- Centaurea nigrescens is a perennial herb with erect, branched, glabrous or somewhat long-hairy stems that grows 1.3-3.2 ft. (0.4-1.0 m) tall.
- Stems are erect or ascending, openly branched distally, villous to scabrous with septate hairs and loosely tomentose. Leaves are basal and proximal cauline, petiolate, blades oblanceolate or elliptic, 2-10 in. (5-25 cm) long, margins entire or shallowly dentate to irregularly pinnately lobed; distal cauline sessile, not decurrent, blades linear to lanceolate, gradually smaller, entire or dentate.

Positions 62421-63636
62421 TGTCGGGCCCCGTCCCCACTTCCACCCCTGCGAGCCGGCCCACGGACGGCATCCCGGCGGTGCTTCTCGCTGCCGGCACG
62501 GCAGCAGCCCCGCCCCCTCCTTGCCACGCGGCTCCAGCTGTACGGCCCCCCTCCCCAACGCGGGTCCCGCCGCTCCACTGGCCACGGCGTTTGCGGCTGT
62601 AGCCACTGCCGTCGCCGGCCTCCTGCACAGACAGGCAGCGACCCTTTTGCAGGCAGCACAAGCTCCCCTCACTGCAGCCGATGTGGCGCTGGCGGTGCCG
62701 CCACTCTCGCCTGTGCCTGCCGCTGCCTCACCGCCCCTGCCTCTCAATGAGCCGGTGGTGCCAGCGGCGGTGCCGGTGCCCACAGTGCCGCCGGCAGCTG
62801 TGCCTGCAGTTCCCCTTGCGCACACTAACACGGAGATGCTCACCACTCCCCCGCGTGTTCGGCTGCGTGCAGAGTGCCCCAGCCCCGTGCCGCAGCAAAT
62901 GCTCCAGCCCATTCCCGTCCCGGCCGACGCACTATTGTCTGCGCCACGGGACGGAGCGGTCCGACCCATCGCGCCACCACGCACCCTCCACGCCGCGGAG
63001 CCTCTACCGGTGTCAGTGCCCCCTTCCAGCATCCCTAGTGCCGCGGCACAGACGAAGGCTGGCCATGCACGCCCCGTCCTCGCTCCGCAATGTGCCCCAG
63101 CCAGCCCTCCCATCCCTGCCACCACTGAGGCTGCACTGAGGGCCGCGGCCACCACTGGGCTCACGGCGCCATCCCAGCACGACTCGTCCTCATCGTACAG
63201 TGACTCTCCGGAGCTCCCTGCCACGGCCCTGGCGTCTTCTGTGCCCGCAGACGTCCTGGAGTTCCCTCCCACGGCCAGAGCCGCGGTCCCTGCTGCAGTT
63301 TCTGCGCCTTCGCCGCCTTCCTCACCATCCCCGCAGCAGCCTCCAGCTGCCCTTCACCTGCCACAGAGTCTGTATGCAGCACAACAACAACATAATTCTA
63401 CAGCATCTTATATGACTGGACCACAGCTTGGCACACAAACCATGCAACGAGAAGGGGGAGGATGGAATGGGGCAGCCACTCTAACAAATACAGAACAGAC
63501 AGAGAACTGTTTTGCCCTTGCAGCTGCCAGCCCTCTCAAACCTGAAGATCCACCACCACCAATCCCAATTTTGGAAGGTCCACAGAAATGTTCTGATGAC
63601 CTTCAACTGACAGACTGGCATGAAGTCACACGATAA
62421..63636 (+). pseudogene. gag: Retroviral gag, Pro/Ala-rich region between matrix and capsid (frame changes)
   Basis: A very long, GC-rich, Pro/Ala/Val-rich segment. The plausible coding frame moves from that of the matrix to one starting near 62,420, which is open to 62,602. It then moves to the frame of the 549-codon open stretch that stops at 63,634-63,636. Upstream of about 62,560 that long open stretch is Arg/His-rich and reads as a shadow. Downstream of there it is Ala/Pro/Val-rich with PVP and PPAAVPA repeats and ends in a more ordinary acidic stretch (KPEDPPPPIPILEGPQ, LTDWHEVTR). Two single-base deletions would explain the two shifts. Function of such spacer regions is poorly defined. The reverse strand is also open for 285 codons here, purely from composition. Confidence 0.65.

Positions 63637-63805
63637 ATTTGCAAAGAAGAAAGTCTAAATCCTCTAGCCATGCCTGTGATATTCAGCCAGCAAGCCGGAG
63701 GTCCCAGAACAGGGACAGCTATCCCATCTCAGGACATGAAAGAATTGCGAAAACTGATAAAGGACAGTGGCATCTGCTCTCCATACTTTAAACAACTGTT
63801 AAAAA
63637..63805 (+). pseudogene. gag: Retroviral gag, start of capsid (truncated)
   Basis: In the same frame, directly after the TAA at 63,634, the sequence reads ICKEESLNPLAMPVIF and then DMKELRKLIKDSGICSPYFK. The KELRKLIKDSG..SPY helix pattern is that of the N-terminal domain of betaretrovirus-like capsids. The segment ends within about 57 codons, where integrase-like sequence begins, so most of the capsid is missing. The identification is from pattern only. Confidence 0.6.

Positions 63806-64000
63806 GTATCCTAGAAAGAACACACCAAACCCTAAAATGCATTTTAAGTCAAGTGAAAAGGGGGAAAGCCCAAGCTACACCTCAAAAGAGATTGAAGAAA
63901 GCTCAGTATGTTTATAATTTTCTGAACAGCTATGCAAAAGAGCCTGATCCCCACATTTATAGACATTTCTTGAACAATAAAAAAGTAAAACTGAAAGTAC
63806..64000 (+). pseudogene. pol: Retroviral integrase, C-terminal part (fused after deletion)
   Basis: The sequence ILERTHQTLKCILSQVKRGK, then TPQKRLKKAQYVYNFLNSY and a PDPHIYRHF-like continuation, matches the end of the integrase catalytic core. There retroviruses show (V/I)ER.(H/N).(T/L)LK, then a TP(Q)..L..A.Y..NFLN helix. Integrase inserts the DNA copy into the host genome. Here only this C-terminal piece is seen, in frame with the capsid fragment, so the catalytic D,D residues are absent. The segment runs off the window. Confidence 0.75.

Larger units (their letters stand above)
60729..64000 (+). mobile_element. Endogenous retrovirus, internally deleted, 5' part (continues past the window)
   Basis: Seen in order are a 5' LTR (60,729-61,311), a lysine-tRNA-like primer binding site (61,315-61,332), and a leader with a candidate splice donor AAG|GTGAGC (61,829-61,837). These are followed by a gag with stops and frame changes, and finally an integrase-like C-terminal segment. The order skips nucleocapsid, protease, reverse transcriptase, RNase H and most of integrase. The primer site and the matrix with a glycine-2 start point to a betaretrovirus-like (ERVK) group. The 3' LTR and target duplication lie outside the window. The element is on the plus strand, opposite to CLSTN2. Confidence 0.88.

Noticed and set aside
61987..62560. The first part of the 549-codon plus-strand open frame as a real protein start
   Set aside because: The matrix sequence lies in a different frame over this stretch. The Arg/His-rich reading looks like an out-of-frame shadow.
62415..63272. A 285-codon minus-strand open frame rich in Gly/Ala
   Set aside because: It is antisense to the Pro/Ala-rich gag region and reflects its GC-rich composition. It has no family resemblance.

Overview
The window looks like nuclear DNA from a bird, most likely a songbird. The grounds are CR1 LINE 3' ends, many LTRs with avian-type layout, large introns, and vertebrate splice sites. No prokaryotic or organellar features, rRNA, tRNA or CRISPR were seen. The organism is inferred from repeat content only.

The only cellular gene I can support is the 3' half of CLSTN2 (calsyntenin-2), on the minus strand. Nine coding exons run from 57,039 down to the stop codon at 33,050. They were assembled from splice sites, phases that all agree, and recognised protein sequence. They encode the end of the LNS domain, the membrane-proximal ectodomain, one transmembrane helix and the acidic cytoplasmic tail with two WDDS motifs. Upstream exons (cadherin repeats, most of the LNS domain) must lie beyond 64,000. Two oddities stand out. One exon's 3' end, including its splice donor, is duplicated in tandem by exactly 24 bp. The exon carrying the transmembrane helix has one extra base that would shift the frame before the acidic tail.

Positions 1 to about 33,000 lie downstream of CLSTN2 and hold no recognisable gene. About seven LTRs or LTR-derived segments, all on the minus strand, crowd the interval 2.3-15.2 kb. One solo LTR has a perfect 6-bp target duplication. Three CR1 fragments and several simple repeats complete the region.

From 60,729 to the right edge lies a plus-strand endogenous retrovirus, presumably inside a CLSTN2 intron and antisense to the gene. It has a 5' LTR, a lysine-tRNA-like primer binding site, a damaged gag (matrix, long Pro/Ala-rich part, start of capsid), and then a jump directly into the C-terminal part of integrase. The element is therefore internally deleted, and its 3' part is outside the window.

- Flowers are radiant or discoid, in few-headed corymbiform arrays, borne on leafy-bracted peduncles. The involucres are 0.6-0.7 in. (15-18 mm), subcylindric to ovoid or campanulate, usually longer than wide, even when pressed. Flowering summer-fall (Jun-Oct).
- Fruit are gray to light brown, 0.09-0.11 in. (2.5-3 mm) long, and finely hairy. The seeds are small, 0.02-0.04 in. (0.5-1 mm) long, and darkly colored.
- Ecological Threat
- Centaurea nigrescens can be found in disturbed areas including along roadsides, fields, pastures, and waste areas. It is native to Europe.
Images from Bugwood.org